Big Bend National Park

Archaeology
Gorp.com

Big Bend National Park has been home to peoples of a wide variety of cultures, and the land where the park now stands has been, at various times, claimed by six countries (Spain, France, Mexico, Republic of Texas, Confederate States of America, and the United States). By examining the remains of the civilizations that have called the Big Bend home, archaeologists have been able to piece together a history of human life in this region.

Even before humans came to live on the earth, though, prehistoric creatures—dinosaurs, ancient reptiles, and flying reptiles like the Pterodactyl—roamed the Big Bend region. Paleontologists have excavated the remains of numerous different species in the park. The park land is especially significant to scientists trying to understand the changes in the earth's climate around the time of the dinosaurs' extinction. The Big Bend lies near the Yucatan peninsula, where many researchers believe a meteor hit the earth and sparked great global climate changes at the end of the Cretaceous Period.

Peoples of the Big Bend
At Big Bend National Park, only two prehistoric archaeological sites are presently considered "public"—the Hot Springs pictograph site and the Chimneys. As research is completed on other archaeological sites, they may be opened to the public, too. There are six National Register historic sites or districts in Big Bend National Park: Castolon Historic District, Hot Springs Historic Site, The Mariscal Mining District, the Homer Wilson Ranch Site, Rancho Estelle, and Luna's Jacal. Thousands of archaeological sites within the park hold traces of the material remains of 10,000 years of Native American occupation of the Big Bend. When properly studied, these sites can provide very valuable information about past lifeways.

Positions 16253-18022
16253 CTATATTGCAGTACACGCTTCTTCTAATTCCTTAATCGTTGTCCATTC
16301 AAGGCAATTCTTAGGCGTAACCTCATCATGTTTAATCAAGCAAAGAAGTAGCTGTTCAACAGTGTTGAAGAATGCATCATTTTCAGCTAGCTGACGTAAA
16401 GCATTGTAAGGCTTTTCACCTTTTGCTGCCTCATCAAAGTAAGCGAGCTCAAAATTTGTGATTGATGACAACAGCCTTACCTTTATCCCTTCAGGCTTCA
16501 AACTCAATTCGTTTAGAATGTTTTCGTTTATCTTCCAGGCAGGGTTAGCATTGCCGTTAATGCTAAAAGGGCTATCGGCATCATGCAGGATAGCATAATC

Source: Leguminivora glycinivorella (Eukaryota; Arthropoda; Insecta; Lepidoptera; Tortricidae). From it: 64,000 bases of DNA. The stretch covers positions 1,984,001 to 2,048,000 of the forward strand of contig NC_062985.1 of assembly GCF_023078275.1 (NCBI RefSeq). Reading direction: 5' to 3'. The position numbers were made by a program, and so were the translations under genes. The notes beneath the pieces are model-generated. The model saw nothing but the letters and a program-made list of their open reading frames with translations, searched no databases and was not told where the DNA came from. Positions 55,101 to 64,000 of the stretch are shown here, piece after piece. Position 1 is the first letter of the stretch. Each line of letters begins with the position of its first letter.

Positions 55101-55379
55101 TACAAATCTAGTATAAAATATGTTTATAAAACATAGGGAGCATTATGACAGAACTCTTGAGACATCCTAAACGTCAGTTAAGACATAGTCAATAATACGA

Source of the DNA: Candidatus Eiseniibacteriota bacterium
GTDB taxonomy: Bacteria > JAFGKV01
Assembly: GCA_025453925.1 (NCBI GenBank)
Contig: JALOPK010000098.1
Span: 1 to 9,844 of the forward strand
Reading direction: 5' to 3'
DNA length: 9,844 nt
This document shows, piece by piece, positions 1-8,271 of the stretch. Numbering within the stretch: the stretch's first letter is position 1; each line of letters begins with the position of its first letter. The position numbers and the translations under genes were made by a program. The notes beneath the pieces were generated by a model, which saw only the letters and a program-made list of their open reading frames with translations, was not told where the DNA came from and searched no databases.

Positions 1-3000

Prehistoric Creatures of the Big Bend
In 1971, Douglas A. Lawson, a graduate student from the University of Texas at Austin, found a large bone in the Javelina Formation in Big Bend National Park. This proved to be the radius bone of a pterodactyl larger than any previously known. He named this huge pterodactyl Quetzalcoatlus northropi for Quetzalcoatlus, an Aztec god who took the form of a feathered serpent. Seventy-five percent of the wing skeleton was recovered. Several smaller specimens confirmed the nature of the large bone, proving it to belong to the largest flying creature ever found. Quetzalcoatlus was indeed a giant among the pterodactyls, most of who were the size of birds. Although most pterosaurs lived on or near water, the rocks containing Quetzalcoatlus were formed far from the sea. The fossils are on display in the Texas Memorial Museum, University of Texas at Austin.

Flight tests with models of Quetzalcoatlus suggest that it was primarily a soaring creature, controlling its direction by turning its head, flexing the three fingers on the wing's leading edge, and by warping the wing tip. These giants, the last of the flying reptiles, were able to climb or dive by changing the wing sweep, but were unstable in gusty winds.

Dinosaur remains have been discovered in the non-marine Aguja and Javelina Formations in the park. Although dinosaur remains are relatively uncommon at Big Bend, skeletal remains of duck-billed, horned, and the large sauropod and carnivorous dinosaurs have been found.

The skull and jaws of a 50-foot-long crocodile were found in the upper Aguja Formation near Glenn Springs. The specimen is on display at the American Museum of Natural History in New York City.


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